Another aspect of the school that both Pearson and Melega highlighted is the state’s funding of academic tuition costs for in-state students. Maine residents pay no tuition to attend the magnet school, but do pay room and board, which totaled $9,300 for the 2018-19 school year. Students coming from outside Maine paid about $48,600 for tuition, room and board, and a host-family fee for the 2018-19 school year.
“We owe a very special gratitude to the Maine Legislature for providing the financial support for our academic and extra-curricular programming,” Pearson said.
“There is a room and board fee,” Melega said, “but financial aid is available for families who may be eligible.”
He suggested that parents interested in sending their sons or daughters to MSSM contact the school and ask about their options.
“We have great people in our office who can help families navigate through their options,” he said.
MSSM senior Jack Kang said that while he is “very impressed” with the ranking, he felt the metrics used were lacking in comparison to what “really represents the school.”
“I think a lot of people are really here to learn,” Kang said, “not just to get good test scores, but because they have a passion for learning.”
“I think it’s about time we are recognized for the accomplishments we’ve made as a small school in northern Maine,” he said. “Not a lot of people expect much from a school in this area, so I think it’s a good chance to raise publicity and also to get more students enrolled, which has unfortunately become a problem recently.”
Kang said that while each teacher has a specific pedagogic style, they “are all passionate about their students.” And with an average student-to-teacher ratio of 8 to 1, this close academic relationship, according to Kang, plays a significant role in student success.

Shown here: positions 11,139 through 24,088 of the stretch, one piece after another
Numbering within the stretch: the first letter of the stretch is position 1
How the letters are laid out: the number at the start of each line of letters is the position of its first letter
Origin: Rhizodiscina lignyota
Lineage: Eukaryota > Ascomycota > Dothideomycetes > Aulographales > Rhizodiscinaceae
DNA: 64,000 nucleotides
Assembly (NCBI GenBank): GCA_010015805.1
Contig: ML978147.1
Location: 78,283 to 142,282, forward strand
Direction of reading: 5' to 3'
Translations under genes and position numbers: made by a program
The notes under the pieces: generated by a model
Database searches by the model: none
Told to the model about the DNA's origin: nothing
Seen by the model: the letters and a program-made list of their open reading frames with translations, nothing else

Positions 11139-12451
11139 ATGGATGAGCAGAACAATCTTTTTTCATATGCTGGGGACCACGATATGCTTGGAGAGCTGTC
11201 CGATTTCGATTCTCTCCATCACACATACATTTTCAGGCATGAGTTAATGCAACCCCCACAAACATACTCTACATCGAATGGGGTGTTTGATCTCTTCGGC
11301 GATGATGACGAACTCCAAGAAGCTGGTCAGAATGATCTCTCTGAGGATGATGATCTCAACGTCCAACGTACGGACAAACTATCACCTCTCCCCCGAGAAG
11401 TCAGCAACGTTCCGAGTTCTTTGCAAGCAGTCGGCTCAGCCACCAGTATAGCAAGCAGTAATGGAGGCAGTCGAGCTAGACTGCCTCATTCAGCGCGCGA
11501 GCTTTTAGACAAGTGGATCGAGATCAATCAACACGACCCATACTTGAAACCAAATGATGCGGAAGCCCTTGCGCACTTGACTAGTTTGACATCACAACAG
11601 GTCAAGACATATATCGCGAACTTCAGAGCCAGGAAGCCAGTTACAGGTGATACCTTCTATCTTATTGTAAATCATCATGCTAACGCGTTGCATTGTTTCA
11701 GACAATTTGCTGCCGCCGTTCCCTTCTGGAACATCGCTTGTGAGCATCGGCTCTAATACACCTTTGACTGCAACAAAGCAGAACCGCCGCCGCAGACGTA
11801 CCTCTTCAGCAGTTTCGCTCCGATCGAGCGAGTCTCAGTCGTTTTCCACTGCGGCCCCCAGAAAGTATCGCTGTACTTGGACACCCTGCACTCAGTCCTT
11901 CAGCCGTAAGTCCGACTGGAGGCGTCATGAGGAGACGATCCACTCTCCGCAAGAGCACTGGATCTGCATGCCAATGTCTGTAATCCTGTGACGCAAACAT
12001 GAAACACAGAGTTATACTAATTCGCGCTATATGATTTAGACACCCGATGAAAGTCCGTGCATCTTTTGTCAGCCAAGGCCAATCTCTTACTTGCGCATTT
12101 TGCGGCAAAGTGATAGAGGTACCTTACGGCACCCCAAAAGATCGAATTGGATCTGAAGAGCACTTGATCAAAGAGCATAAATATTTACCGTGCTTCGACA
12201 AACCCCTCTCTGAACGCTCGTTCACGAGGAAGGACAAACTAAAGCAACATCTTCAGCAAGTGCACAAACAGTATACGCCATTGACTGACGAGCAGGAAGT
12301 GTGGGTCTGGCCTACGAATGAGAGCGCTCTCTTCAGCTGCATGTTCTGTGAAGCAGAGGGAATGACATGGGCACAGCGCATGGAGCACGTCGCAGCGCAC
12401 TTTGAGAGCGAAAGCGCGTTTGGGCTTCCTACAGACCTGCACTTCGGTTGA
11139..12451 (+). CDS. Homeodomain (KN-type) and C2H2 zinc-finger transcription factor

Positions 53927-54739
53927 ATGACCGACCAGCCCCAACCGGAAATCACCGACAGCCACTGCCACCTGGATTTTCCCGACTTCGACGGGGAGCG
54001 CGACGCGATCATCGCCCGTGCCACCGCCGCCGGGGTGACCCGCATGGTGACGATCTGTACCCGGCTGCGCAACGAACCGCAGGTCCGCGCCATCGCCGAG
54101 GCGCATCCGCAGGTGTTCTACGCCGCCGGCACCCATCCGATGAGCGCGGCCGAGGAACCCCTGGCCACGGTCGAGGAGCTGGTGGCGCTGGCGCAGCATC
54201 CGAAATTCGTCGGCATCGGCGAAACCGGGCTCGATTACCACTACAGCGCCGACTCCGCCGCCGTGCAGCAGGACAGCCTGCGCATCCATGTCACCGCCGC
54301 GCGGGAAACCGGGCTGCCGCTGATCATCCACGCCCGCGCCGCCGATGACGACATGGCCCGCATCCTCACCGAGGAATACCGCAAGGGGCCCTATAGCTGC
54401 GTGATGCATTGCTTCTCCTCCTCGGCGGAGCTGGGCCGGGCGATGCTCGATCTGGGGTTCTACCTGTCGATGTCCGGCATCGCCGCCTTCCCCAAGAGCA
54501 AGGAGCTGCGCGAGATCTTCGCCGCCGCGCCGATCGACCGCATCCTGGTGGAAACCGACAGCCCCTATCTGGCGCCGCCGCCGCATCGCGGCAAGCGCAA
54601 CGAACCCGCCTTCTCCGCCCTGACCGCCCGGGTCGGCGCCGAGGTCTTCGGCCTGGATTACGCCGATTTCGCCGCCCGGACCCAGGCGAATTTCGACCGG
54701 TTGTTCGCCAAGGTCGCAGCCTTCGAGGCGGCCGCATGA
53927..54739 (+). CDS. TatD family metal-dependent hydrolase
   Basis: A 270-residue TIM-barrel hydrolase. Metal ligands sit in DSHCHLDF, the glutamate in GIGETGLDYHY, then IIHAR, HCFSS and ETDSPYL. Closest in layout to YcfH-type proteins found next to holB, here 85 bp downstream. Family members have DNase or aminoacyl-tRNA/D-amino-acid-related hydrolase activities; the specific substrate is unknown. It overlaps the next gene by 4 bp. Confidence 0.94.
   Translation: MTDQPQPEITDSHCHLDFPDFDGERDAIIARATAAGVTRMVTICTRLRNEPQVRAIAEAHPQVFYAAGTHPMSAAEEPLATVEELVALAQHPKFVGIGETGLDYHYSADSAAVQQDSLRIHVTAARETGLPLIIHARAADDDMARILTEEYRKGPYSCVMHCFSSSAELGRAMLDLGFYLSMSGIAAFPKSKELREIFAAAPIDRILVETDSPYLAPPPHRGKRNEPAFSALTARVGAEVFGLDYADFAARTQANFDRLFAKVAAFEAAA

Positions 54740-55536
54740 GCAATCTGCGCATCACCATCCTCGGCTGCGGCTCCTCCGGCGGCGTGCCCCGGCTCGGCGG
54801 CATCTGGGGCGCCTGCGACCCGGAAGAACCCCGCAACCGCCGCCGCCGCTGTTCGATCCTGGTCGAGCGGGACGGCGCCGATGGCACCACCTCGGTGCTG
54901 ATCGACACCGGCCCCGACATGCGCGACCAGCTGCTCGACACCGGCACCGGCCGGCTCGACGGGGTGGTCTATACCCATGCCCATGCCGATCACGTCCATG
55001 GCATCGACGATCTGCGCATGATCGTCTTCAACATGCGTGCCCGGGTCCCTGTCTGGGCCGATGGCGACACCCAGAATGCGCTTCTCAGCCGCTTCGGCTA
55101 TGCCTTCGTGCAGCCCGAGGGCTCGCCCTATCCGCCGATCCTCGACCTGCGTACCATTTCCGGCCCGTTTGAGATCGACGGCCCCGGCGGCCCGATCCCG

MSSM staff also work to foster an environment in which students are free to explore numerous areas of math and science, and even create their own clubs. Kang’s interest in computer science motivated him to start a machine learning club, which the school completely supported.
“[The machine learning] club has been gaining popularity over the years,” he said, “and we received funding for a big workstation to use for computations that wouldn’t be possible on a regular computer. They’re always open to listening to students.”
He said that while the ranking emphasizes student test scores, MSSM is also valuable because it is “in every sense, college preparatory.”
“We live in a dorm in such a small group, isolated from the rest of the world,” he said, “and it almost battle hardens you. I’ve heard from last year’s seniors who are now in college that it’s a lot easier for them. Living in dorms in a high stress environment really prepares you for every part of college life.”
Melega said that while exams and finals can be stressful for students, it is one part of the MSSM experience, which can also be “filled with great excitement, adulation and happiness.” For him, the eagerness of his students to learn motivates him to continue his work.
“They laugh at my jokes sometimes,” he said, “but I like to think that I learn more from them than they learn from me.”
This story originally appeared on The County.